Traumatic Brain Injury, Stroke

Nearly everyone who has suffered a brain injury experiences vision problems to some degree.  Unfortunately, these problems are often not addressed adequately (if at all,) even though they can have a significant impact on quality of life and rehabilitation after the incident.

Here are some common examples of visual symptoms after a brain injury:

  • Double vision
  • Light sensitivity
  • Sensitivity to movement in their vision, particularly in busy environments. Even walking down the aisles in a grocery store can be overwhelming.
  • Balance issues, dizziness (could also be non vision-related, but vision is a big factor in balance.)
  • Headaches (again could be non vision-related, but is a factor worth investigating)
  • Difficulty reading, print seems to move around on the page

We can help to address these problems in a variety of ways.

Vision Therapy

Visual abilities are often compromised due to brain injury.  These include the ability to accurately perceive space, adjust and maintain eye alignment, make accurate eye movements, etc.  Everyday tasks such as reading, driving, and walking in busy environments can be nearly impossible for some people with TBI.  Vision therapy can be extremely helpful in improving these visual abilities.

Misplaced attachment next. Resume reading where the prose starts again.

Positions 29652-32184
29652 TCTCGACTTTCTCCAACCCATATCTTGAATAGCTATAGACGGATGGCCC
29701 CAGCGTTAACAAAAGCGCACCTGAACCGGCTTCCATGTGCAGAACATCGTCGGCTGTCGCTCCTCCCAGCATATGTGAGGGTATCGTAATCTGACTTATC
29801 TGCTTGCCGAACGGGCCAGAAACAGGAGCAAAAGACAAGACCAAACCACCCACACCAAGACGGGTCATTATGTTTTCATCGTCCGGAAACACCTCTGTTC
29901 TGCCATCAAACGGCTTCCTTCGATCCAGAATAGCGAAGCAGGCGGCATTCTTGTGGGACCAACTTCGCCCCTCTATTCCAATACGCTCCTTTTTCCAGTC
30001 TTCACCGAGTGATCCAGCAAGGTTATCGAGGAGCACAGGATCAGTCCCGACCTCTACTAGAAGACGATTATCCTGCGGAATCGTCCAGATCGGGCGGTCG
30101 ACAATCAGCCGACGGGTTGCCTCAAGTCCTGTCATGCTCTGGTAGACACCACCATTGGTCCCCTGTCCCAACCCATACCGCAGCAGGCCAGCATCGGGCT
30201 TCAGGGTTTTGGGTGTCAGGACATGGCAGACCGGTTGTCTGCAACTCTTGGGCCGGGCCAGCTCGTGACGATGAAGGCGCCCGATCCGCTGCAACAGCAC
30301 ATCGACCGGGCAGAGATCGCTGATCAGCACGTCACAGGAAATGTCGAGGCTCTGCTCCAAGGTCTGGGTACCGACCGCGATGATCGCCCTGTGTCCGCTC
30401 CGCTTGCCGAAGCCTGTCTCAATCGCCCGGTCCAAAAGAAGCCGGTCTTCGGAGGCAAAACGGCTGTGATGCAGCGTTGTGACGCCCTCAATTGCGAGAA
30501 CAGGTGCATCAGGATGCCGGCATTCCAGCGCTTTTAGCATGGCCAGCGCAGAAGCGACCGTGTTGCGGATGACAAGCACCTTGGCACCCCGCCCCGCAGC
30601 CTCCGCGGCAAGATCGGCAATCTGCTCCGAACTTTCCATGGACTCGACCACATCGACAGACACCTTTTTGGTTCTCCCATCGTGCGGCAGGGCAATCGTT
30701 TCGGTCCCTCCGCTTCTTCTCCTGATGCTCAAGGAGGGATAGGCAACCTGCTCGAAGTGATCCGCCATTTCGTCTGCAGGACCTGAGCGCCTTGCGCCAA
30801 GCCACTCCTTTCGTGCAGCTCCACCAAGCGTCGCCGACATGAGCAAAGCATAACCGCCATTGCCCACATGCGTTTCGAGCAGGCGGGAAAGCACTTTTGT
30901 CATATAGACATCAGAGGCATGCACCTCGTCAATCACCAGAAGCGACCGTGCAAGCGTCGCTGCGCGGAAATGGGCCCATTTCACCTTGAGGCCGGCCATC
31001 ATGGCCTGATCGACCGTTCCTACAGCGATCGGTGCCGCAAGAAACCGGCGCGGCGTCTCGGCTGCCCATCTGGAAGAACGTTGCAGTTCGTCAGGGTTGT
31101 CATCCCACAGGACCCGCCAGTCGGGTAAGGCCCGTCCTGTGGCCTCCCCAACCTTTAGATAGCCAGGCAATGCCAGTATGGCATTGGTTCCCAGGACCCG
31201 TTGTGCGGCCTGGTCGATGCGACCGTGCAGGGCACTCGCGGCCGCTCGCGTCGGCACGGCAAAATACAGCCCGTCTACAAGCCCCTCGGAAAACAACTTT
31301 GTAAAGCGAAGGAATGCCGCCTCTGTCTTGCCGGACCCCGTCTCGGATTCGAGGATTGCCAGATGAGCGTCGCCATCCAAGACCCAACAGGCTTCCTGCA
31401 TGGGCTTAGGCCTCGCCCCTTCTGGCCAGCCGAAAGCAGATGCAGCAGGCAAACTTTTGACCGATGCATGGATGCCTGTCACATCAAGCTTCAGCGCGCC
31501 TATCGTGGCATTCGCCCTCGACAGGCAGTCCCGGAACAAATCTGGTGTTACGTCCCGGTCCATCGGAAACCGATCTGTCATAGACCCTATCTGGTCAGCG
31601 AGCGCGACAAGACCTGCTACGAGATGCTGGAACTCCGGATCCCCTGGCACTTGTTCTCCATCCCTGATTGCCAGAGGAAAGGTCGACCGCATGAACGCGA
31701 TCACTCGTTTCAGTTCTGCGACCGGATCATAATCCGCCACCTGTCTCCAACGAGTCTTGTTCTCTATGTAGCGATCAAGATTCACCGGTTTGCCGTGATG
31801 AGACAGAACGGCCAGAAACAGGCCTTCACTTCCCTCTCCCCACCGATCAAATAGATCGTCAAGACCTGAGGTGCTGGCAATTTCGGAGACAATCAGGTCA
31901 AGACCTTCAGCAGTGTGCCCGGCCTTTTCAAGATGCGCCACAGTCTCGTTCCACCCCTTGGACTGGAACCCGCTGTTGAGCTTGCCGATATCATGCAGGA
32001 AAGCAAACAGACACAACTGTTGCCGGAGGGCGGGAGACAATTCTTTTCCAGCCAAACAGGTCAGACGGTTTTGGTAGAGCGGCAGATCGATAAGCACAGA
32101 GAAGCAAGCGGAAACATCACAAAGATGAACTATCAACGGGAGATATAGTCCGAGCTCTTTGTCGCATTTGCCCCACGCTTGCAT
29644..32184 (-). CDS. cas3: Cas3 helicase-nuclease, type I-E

Prism glasses

Prisms can be used in different ways to reduce or eliminate double-vision, improve balance and posture, improve spatial perception, etc.

Tinted Lenses

Simply reducing visual input with a tint can be very helpful. Studies have also shown that certain colors can improve reading fluency in brain injured patients.

Dry Eye Treatment

Dry eye syndrome is frequently seen after traumatic brain injury.  Besides being uncomfortable, it can also cause blurred vision, which can be constant or intermittent depending on severity.

Binasal Occlusion

This is a technique that reduces the overlap of the vision of the two eyes.  This can be helpful in reducing visual stress and improving spatial perception for people with TBI.

Pelli Prisms

These are special prisms that are mounted onto glasses for people who have hemianopsia (loss of vision on one side.)  These prisms help bring objects in the area of vision loss to the person’s attention, which helps them to navigate with more safety and confidence.